Not only that, they’ve recently pledged to completely ban plastic straws by 2020, (yes, that’s next year!) as well as eliminate all single-use plastics by 2030. This is a huge step for a developing country such as Malaysia, and we are actually the first country in Southeast Asia to do so. Coupled with the growing awareness of the environmental impacts due to waste, a number of zero waste shops have begun popping up all over KL, and Malaysians are actively shopping at them!
Rwanda suffered tremendously following the events of the 1994 genocide, but a great sense of unity and many successful government policies have driven the country out of despair and into prosperity.
The “Clean Rwanda Initiative” is among these government policies. The strategy aims to keep Rwanda in good hygienic condition and, since 2008, has included a nationwide ban on plastic bags. But it isn’t just a lack of plastic bags that keep Rwanda clean, it’s the people themselves.
Every third Saturday of the month, locals come together for “umaganda”, which in the local language of Kinyarwanda means “contribution”. It’s a day of community service, mandatory for all Rwandans between the ages of 18-65. They spend the day cleaning the streets, keeping order in neighbourhoods and discussing important matters of the community.
Rwanda has rules, and unlike many other countries in Africa, here they are followed and respected. There is no garbage on the streets, no dilapidated buildings, and no chaos on the roads. It was one of the things that surprised us the most about Rwanda when we were there in 2017. And it wasn’t just the capital either, the trend carries past the urban population and into the countryside making it a nation to be truly respected for its sustainable practices.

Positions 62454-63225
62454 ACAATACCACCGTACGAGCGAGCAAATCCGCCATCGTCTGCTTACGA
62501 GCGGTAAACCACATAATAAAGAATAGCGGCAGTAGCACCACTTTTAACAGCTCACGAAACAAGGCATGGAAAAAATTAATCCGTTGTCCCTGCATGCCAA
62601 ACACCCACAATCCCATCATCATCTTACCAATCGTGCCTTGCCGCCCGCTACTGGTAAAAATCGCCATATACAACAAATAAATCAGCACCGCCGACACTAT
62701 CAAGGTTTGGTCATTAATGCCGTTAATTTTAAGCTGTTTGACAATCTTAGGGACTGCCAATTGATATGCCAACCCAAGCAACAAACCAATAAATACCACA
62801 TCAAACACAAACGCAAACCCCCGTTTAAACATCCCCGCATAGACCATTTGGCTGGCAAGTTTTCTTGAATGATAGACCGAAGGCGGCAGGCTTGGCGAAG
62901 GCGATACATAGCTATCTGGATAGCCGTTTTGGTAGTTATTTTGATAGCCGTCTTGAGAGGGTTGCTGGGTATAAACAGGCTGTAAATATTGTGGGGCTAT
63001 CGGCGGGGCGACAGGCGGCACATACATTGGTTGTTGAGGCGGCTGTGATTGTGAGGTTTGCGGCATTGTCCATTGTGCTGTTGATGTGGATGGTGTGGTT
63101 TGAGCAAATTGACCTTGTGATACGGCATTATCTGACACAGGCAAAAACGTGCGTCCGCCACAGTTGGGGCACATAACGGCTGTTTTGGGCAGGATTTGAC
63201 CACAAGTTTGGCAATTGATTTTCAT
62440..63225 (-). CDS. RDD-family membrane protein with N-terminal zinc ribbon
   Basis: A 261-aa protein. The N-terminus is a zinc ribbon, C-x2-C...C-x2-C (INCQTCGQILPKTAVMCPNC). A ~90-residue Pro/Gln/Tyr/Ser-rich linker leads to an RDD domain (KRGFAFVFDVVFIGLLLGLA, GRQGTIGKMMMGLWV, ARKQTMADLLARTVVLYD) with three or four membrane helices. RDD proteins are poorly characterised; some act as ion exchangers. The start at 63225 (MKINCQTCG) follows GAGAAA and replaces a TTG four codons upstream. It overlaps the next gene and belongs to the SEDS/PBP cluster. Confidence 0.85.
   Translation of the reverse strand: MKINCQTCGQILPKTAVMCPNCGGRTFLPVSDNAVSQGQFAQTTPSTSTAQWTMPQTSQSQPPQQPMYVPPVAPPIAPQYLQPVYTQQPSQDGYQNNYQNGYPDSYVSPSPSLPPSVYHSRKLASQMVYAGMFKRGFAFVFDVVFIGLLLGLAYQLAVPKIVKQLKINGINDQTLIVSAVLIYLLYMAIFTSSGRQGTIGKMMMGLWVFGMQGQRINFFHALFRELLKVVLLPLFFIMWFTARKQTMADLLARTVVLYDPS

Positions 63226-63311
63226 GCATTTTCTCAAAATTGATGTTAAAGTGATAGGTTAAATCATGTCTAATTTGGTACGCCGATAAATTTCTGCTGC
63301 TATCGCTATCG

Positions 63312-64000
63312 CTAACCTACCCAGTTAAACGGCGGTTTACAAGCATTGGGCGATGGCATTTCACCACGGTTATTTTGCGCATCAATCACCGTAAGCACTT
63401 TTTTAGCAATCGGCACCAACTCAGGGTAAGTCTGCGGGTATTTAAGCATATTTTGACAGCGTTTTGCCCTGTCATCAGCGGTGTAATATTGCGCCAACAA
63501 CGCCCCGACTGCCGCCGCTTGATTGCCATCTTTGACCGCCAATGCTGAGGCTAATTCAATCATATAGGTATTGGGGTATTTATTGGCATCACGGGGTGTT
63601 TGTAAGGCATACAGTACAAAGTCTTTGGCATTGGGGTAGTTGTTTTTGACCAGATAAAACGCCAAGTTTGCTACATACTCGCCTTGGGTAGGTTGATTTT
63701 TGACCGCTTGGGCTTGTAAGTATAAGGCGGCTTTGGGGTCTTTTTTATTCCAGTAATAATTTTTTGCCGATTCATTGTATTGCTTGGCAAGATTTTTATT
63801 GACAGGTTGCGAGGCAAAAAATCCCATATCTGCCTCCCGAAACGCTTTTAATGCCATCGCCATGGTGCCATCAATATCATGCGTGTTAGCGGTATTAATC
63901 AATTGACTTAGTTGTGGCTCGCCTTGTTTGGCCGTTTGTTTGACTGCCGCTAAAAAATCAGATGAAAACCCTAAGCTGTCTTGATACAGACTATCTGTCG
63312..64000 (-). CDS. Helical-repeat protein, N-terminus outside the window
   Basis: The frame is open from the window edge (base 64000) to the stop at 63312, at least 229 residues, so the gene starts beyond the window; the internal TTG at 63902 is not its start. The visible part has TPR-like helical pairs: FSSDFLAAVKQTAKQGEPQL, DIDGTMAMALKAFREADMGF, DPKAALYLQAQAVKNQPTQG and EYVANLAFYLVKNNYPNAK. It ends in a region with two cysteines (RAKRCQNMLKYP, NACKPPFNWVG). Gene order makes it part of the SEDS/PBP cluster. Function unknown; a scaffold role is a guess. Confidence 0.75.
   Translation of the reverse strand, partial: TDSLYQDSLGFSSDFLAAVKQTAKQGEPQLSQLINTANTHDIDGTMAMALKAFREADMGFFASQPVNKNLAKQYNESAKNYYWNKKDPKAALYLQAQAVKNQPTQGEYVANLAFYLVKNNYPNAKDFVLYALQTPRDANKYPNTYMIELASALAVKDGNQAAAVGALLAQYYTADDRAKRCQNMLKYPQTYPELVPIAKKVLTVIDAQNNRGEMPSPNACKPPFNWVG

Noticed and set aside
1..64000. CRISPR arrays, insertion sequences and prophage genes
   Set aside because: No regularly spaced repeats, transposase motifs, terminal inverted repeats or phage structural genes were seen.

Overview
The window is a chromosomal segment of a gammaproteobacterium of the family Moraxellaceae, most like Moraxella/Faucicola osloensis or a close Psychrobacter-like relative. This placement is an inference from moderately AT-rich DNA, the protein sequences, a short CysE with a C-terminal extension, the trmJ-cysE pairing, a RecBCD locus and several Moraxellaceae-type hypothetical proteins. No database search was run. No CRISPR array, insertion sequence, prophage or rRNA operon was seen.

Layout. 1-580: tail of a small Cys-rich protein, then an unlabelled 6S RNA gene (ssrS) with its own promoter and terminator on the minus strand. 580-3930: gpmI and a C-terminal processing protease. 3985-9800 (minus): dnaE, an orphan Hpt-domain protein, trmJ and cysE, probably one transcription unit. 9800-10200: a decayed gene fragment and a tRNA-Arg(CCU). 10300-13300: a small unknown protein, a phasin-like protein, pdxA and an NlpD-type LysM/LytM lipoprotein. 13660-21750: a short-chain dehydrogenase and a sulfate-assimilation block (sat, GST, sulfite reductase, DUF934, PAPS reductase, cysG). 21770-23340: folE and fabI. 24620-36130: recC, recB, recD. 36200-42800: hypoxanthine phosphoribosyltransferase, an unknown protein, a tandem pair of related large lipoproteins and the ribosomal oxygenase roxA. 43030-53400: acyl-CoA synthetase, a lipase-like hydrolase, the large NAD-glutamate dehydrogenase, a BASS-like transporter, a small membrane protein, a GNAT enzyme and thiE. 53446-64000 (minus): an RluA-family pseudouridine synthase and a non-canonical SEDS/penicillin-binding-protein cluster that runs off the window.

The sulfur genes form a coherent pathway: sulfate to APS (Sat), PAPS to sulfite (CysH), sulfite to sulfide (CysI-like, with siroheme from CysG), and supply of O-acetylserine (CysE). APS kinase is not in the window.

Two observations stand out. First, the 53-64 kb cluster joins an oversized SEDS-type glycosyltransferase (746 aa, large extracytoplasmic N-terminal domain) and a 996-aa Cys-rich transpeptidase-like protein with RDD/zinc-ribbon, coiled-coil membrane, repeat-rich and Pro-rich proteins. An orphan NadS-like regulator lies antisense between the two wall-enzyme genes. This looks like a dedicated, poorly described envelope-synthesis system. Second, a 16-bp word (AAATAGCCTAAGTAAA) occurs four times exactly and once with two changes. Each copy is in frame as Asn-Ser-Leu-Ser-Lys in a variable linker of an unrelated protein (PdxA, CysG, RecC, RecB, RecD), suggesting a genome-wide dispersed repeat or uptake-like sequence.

San Pedro La Laguna, Guatemala
The village of San Pedro La Laguna on Lake Atitlán is on the frontlines of the movement against single-use plastic in Guatemala. They were the first town in Guatemala to ban single-use plastic such as plastic straws, bags, and styrofoam containers. This happened after their new trash processing plant was halfway full after just 6 months–they had expected it to last for a decade.
To get rid of single-use plastic leaders of the town went from house to house to talk with villagers about waste management and give them reusable containers and bags in exchange for their plastic products absolutely free of charge. This removed the costly burden of expecting villagers to fund their own transition into a less wasteful lifestyle. All of the collected plastic is being used for building materials. Walking around town it’s astonishing to see all the vendors wrapping items in paper and the local ladies carrying around reusable bags.
Samoa, South Pacific
The country of Samoa, one of the South Pacific island nations, has issued a ban on single-use plastic effective January 30, 2019. Samoa is the next country in a long line to pass such legislation after Vanuatu implemented their ban in 2018. Numerous other South Pacific nations are phasing in bans over the next few years.
It is especially important to reduce plastic dependency on tropical islands, where constant winds and frequent heavy rains quickly deposit any litter out to the ocean. With such close proximity to fragile coral reef ecosystems surrounding the islands, the plastic impact is practically tangible.
The issue of waste disposal on islands is also particularly complicated, with a finite amount of space to maintain refuse. There is no doubt that reducing the amount of waste entering an island landfill is the ideal management choice
We wish Samoa well with their plastic ban and have high hopes they will model a reduced plastic lifestyle to the rest of the Pacific. Samoans are especially resourceful and still use woven coconut frond baskets for carrying essentials. Hopefully, they will take the ban in stride, and it likely will be the tourists who need to be reminded to pack their reusable bags.
This is an ongoing collaboration so if you would like to highlight any communities embracing a plastic-free world please contact me for a feature.